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Greg Bradshaw, ‘unforgettable’ figure of Downtown Auburn, dies at 56
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Greg Bradshaw, ‘unforgettable’ figure of Downtown Auburn, dies at 56

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Greg Bradshaw is seen at Mellow Mushroom in Downtown Auburn.

Auburn’s business community and long-time residents of the city say they’ve lost a larger-than-life friend and a cornerstone figure in Downtown Auburn after the death of entrepreneur Greg Bradshaw. Business owners said Bradshaw revitalized the downtown area in the 1990’s and was a consistent friendly face to College Street visitors.

Bradshaw died unexpectedly Monday. He was 56.

“He was the kindest person I’ve ever met. He would do anything for anybody at the drop of a dime,” said Adam Nemeroff, who worked closely with Bradshaw. “If he had $20 in his pocket and you needed it, he tried to give you $22.”

As the owner of the Auburn locations of Mellow Mushroom and Tacorita, Bradshaw had a sizable footprint in Auburn commerce. He also opened local favorite bar Bodega in 1997 in the old Bank of Auburn building across from Toomer’s Drugs, which he operated until closing in 2009.

Bradshaw was born in Decatur, Ga., and attended Presbyterian College on a football scholarship, then transferred and graduated from St. Johns College. He taught at Woodward Academy in Atlanta and Brentwood School in Sandersville, Ga., before arriving in Auburn in 1996 with an interest in expanding Atlanta-based pizza franchise Mellow Mushroom. It’s this, business owners say, that was a spark that reimagined the future of downtown.

Nemeroff, manager of Mellow Mushroom, met the businessman through their shared interest of rugby and remained a close friend for the past 25 years.

Nemeroff described Bradshaw as a bit of a tour guide, often showing newcomers to Auburn around. He also said Bradshaw was a visionary, introducing Auburn to the concept of the sidewalk restaurant patio now present among several eateries downtown.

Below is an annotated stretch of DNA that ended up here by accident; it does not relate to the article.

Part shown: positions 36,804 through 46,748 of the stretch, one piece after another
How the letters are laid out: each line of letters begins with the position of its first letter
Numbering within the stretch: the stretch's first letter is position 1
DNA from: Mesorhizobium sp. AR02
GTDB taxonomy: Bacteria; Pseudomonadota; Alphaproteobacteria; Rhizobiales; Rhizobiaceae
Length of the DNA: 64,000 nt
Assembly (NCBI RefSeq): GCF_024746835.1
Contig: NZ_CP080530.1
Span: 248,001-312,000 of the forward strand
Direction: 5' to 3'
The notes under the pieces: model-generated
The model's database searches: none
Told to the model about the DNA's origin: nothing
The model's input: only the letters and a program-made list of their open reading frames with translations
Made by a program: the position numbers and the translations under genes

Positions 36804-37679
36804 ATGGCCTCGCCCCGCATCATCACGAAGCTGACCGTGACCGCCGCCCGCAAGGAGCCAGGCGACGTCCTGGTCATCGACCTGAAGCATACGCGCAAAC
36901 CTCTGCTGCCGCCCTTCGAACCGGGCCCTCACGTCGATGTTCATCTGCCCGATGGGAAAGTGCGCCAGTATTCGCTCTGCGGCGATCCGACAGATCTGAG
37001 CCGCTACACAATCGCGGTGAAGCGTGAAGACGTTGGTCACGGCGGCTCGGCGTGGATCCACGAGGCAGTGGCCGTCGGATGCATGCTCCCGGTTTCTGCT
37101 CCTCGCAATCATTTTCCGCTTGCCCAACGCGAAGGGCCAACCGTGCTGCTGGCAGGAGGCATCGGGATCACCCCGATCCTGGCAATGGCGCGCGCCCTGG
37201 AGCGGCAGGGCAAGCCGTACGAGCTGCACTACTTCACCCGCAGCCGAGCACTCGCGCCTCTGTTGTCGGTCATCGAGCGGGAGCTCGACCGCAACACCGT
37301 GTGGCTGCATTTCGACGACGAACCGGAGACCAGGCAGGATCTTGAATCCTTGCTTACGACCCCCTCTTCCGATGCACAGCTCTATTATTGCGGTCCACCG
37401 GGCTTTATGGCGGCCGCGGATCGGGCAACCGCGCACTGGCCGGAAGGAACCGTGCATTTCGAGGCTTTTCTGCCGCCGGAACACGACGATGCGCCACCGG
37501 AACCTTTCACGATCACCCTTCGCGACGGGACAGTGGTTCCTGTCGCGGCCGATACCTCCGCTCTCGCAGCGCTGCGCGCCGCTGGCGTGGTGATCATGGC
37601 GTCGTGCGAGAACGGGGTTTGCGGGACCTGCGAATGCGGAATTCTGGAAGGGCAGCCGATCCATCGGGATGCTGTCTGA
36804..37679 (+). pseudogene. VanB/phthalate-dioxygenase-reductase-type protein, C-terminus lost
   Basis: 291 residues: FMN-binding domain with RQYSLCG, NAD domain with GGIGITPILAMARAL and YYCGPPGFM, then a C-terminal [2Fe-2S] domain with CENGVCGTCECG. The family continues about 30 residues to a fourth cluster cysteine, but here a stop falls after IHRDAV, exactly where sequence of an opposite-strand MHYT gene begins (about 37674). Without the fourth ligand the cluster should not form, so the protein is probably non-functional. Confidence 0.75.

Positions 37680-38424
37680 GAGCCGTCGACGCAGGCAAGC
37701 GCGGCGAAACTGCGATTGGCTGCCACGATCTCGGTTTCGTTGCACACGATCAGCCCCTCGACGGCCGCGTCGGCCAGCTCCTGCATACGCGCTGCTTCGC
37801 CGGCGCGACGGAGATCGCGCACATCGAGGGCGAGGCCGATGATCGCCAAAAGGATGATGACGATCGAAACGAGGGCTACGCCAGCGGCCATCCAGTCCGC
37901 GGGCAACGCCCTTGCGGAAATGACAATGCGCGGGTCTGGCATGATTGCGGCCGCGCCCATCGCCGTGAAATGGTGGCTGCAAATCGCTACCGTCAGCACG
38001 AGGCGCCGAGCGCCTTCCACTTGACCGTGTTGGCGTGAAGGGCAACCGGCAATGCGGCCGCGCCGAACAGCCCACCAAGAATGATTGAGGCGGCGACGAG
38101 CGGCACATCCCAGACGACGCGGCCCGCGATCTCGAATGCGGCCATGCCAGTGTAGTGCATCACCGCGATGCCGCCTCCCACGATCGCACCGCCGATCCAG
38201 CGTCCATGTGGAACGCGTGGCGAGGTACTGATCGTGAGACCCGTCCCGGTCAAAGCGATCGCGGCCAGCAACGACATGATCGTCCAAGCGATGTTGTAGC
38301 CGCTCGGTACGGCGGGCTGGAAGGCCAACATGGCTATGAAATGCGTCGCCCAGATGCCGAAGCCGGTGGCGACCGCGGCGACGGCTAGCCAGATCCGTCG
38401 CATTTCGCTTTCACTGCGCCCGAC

Bradshaw was said to brighten the atmosphere of any room he entered, with Downtown Auburn Coordinator Jessica Kohn remembering him preparing breakfast tacos from Tacorita at 6 a.m. to bring to Downtown Auburn Merchants Association meetings at 8 a.m. She said he was “unforgettable” and passionate about downtown.

He often made people laugh and built a wealth of connections around the city and beyond. Bizilia’s Café owner Mark Arrington said he recalls chatting with Bradshaw about six weeks after Arrington purchased the restaurant about seven years ago, with the late entrepreneur jokingly asking if Arrington was “ready to sell yet.” Bradshaw was a face of encouragement to all business owners new and old alike, according to those like Big Blue Bagel owner and founder John Deason.

“We’ll probably have a sandwich named after him here pretty soon,” Deason said.

Many knew Bradshaw for his generosity, often purchasing coffee and baked goods for patrons at Coffee Cat, Chloe Covin of Livewell Juice Company said. Covin said folks often referred to Bradshaw as “the unofficial mayor of Downtown Auburn.”

Kohn said her daughters have always looked for “Mr. Greg” as he would purchase popsicles for children. Arrington recalled his habit of buying appetizers and pizzas for families he chatted with.

Ward 3 Councilperson Beth Witten and Mayor Ron Anders recognized Bradshaw at Tuesday’s City Council meeting, with Anders calling him a “bigger-than-life person” in the downtown area. Before Bradshaw opened the pizza joint and motivated others to launch stand-out businesses in Auburn, Anders said the McDonald’s on Magnolia Avenue was one of the only highlight restaurants downtown from the late 1970s to the 1990s.

“He really took a calculated risk to open (Mellow Mushroom) in downtown Auburn, but boy, he made it go and it’s become a pillar of our community,” Anders said. “I’ll never forget him painting the building yellow-ish gold and people thinking, ‘What kind of business is going in there?’”

Bradshaw is survived by his parents Bobby and Betty Jean Bradshaw and brother Robby Bradshaw along with a number of aunts, uncles and many cousins.

While Bradshaw may be gone, his friends and neighbors on College Street say his positive impact will remain but that they’ve lost a cornerstone figure of modern Auburn. Nemeroff said people from New England to Colorado are looking to attend his memorial service.

“I’m looking at Greg’s Facebook page and there’s 400 people that commented and booked the church for the service (Thursday),” Nemeroff said. “(The church is) probably not going to be big enough.”

His visitation takes place 1 p.m. Thursday at Saint Dunstan’s Episcopal Church followed by funeral services 11 a.m. Friday at Dublin Memorial Gardens in Dublin, Georgia.

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